KO: Speaking of fresh gulf seafood, do you have a Gulf of Mexico favorite?
JB: Oh my gosh, it changes all the time. In the spring I love to go chase after the lemon fish or cobia. And who doesn’t love red snapper? What we have been doing lately is spear-fishing for lionfish.  After watching YouTube videos I figured out how to clean them pretty quickly. But we’ll go to a couple of lionfish spots that are really not that far off the coast of Portofino, about a mile and a half or so, and we’ll go and get all these lionfish and bring them back and eat lionfish tacos and feel like we are doing something good for the world. And they’re actually good. That being said, I think triple tail is the most highly underrated fish that you have out there. Off the coast where the bay waters kind of meet the gulf blue waters, there’s normally all this seaweed floating and underneath there are the most beautiful triple tail. We call them blackfish in New Orleans. John Besh

KO: What led to you to your interest in cooking? What moment did you know this was your calling?
JB:  I knew I wanted to be a chef around 9 years old. My father was paralyzed by a drunk driver. Through a couple of years of convalescence and bouncing from hospital to hospital, when we would come home I would cook for him. That meal I would make would put a smile on his face and that made him happy. So I equate food with happy. In a nutshell, I found at a young age I could make people happy. About that same time I met Paul Prudomme and I said wait, here’s a guy who’s a lot like me and look at what he’s done. I can be a chef like him someday. And that coupled with great parents that allowed me to pursue my passion led me to this incredible life.

KO: You have a passion for using local ingredients. Where does that passion come from and how does it fit into your overall cooking philosophy?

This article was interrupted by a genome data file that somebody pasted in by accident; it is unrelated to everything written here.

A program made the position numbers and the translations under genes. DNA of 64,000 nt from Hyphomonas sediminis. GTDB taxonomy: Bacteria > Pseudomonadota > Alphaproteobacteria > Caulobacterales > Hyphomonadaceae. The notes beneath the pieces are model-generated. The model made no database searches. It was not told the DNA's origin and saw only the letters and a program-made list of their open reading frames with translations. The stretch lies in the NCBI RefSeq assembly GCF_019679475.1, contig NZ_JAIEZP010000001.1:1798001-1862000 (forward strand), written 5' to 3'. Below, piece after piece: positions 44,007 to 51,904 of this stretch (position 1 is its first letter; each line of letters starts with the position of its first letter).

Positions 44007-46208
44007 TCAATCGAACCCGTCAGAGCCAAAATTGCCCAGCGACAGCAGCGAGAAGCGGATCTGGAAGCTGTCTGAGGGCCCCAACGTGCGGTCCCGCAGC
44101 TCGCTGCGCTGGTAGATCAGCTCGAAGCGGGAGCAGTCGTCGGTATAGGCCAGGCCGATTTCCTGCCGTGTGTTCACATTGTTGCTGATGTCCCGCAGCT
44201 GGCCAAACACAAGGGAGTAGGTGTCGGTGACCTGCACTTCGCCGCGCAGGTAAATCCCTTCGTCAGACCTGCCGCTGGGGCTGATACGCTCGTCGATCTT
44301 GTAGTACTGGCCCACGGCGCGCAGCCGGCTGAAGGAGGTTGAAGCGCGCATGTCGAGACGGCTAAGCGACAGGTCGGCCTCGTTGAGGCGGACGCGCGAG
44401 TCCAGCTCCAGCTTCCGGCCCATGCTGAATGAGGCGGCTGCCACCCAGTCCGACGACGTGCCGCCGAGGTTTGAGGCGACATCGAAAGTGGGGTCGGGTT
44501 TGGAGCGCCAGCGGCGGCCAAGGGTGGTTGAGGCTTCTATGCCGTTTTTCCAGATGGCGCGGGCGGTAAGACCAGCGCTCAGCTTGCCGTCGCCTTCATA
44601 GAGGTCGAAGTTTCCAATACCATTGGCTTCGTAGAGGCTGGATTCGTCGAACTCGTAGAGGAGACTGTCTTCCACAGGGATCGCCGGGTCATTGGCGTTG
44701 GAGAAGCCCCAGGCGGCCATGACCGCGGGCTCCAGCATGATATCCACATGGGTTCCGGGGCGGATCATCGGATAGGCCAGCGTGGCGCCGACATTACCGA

JB: I’m a product of the Gulf Coast. I was raised on Bayou Liberty in Slidell. I still live on the same bayou that I grew up on. Fishing from the waters here and hunting really shaped me into the type of chef I’ve become. It really gave me the love for cooking.  I could go out and catch a red fish and bring it home and mom would transform the red fish of a certain size—she always wanted a certain size. She’d braise it whole and make this great stew that we called courtbouillon. Then if you had crab meat, she’d add the crab meat, and if she had some shrimp, she’d add some shrimp. And then we’d have this great fish with Creole tomatoes and onions and garlic. That was so beautiful to watch that transformation take place and at the family table everybody is serving from this one big pot.  If I caught a speckled trout, she’d sauté it in brown butter with a little lemon and sprig of parsley and we’d have trout Meniere. If she had almonds, she’d toast those with the brown butter and then you’d have trout almandine. So this idea of honoring what you caught and transforming it into a beautiful meal and sharing it with the people you love is important. Not only did I love the fishing part, but I loved the cooking part. I loved sharing it with people and the idea of southern hospitality.  I went to school at Gulf Coast over in Bay St. Louis, Miss.  Over there we’d go out gigging for flounder and Pierre would always promise us, ‘If you catch the fish I’ll cook them for ya.’ We’d bring them back to the kitchen and stuff the flounder. Sometimes we’d just fry the flounder. All these great traditions with food and sharing it with others creates a great spiritual vibe and it is very spiritual. So when you think of localism, we were using those procedures long before glossy periodicals told us it was vogue to do so. We never ate crawfish out of season.  You make crawfish when you have crawfish. You eat soft shell crabs when they are in season throughout the spring and summer. We know that. It’s in us—how to eat with the seasons.  And that’s really what localism is all about.